Strong economic growth and relative political stability have
made Poland a sought-after credit in the capital markets. The
country's foreign financing needs are limited, however, and
appearances in international markets will continue to be
In the absence of regular opportunities to gain vanilla exposure to
Poland, bond buyers have increasingly had to look at structured
plays on the country, or to offshore telecom plays. Further
corporate issuance may help close the gap between supply and
demand, as may once-delayed debuts from the municipal sector.
AS ONE OF CENTRAL AND EASTERN Europe's most dynamic economies,
with GDP growth averaging 7% over the last three years, Poland has
emerged as one of the darlings of the international bond markets,
allowing it to leverage its position as a member of the OECD and a
future member of Nato and the EU.
The country's position as one of the central and eastern Europe's leading credits was cemented earlier this year when French export credit agency Coface opted to securitise its exposure to Poland via a twin tranche financing package led by JP Morgan (books) and Crédit Commercial de France.
The heavily oversubscribed $800m equivalent offering via special vehicle Delphes was divided into two: a Ffr1.25bn eight year and three month French franc portion, paying 175bp over French government bonds, and a $600m 11 year and three month dollar tranche, paying 225bp over US Treasuries.
Secured on a cashflow subparticipation under a bilateral agreement between France and Poland, the issue represented the first public structured transaction to give exposure to Polish risk. It also provided investors in Europe with an alternative investment option to Poland's Brady, Eurobond and Yankee issuance.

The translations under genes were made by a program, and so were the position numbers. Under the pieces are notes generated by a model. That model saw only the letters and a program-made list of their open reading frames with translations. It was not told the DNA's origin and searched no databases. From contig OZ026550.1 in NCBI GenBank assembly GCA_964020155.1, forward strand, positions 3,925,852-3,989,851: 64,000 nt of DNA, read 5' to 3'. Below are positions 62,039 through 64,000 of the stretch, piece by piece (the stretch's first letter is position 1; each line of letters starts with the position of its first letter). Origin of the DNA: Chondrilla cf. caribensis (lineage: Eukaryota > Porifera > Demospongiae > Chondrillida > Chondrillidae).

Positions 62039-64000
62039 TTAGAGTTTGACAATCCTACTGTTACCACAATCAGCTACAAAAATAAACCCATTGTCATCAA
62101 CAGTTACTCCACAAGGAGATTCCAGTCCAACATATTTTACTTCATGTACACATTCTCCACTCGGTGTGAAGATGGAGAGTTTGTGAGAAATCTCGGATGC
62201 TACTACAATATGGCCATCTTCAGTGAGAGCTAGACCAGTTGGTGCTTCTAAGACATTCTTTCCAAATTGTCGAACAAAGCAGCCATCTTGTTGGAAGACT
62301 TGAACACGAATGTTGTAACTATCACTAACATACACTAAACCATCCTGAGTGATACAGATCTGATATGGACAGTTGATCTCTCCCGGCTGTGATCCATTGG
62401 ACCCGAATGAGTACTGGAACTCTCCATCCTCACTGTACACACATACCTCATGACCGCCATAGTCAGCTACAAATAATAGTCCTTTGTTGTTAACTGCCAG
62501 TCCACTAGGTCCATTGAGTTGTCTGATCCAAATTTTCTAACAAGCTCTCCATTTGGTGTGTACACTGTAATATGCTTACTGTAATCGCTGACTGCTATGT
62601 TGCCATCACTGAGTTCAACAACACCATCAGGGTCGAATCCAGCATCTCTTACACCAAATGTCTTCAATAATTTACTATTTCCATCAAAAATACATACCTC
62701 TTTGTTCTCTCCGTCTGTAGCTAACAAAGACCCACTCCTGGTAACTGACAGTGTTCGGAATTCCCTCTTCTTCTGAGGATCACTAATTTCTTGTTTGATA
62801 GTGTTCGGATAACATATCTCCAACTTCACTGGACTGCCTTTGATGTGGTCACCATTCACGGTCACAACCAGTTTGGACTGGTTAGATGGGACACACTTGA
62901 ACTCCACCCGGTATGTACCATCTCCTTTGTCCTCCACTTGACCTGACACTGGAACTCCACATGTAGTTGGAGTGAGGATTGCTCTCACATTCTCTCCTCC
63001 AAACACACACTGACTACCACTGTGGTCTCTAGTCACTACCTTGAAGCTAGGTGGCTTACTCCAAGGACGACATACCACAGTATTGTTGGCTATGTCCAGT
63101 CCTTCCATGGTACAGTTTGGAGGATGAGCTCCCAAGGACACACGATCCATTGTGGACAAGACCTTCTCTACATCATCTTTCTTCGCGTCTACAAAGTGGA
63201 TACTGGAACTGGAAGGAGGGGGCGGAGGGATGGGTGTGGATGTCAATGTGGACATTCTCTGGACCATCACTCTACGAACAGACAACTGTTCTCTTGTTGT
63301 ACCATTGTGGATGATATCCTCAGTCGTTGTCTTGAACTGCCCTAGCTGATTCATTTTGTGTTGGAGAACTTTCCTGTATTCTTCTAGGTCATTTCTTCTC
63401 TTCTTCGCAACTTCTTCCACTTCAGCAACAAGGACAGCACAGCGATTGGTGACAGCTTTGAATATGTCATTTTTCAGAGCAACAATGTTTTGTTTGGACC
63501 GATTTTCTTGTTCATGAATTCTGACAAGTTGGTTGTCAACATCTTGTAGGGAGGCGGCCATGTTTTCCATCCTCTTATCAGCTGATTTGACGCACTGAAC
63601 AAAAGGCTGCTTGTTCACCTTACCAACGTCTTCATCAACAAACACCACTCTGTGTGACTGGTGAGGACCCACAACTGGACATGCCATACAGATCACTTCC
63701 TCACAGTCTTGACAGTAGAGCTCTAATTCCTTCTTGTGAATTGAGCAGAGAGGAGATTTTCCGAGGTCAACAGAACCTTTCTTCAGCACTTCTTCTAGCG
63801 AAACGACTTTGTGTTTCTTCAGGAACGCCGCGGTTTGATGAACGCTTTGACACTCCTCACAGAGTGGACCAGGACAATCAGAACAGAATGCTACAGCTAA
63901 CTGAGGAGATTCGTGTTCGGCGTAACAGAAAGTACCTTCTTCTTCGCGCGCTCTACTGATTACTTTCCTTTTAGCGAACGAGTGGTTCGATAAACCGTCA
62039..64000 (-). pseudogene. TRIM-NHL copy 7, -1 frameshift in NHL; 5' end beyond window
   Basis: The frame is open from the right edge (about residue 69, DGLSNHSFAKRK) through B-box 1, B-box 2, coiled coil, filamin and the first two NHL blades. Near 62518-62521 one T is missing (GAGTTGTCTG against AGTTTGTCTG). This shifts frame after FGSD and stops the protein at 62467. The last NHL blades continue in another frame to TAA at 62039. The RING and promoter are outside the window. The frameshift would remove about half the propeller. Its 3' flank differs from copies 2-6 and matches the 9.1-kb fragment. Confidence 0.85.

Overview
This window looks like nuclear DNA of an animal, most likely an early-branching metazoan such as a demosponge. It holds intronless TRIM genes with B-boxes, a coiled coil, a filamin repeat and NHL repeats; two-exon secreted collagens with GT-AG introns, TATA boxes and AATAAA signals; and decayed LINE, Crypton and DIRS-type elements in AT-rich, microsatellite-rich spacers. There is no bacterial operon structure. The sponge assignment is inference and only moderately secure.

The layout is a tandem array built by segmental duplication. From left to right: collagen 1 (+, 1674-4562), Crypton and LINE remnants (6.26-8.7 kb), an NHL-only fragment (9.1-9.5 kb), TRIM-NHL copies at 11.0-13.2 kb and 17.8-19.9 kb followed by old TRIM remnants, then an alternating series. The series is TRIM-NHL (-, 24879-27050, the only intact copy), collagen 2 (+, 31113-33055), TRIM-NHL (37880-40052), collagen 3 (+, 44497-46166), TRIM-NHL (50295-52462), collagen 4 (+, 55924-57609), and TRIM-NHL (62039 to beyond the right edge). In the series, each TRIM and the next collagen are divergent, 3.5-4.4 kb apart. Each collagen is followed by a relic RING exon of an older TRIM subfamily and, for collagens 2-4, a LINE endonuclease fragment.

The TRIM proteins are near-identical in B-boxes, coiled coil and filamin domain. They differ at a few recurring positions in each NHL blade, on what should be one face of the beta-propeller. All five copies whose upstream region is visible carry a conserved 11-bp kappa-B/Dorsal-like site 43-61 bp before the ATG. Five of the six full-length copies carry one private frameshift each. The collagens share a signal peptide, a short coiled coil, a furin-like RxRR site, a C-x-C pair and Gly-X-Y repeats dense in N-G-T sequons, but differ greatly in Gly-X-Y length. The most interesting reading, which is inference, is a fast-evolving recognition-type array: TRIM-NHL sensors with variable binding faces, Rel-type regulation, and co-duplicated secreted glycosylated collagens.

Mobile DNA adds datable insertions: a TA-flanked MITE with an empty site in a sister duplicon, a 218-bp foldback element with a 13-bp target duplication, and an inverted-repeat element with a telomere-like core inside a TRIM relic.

With international bond issuance by the Baa3/BBB-/BBB rated sovereign unlikely to exceed $500m in 1998, the innovative transaction was notable for offering first time exposure to Poland in French francs and for avoiding cannibalisation of Poland's outstanding dollar denominated debt.
Meanwhile, Credit Suisse First Boston (CFSB) is preparing to roadshow a twin tranche, high yield bond issue in Europe and the US in May for Polish cable TV and telephony concern Bresnan International Partners - the latest in a series of such transactions to emerge over the past year.
The financing package is to comprise a $100m element and a DM185m portion, with both tranches having 10 year non-call five tenors.
Bresnan International Partners' parent company is Bresnan Communications Inc, which operates in the mid-western and southern states of the US.
The sole Euromarket offering of 1997 came at the end of April when Bank Handlowy w Warszawie made a welcome return to the international bond markets with the launch of a $150m three year issue, which proved that central and eastern Europe's top issuers are able to command ever tighter levels of pricing, given the scarcity of investment grade paper from the region.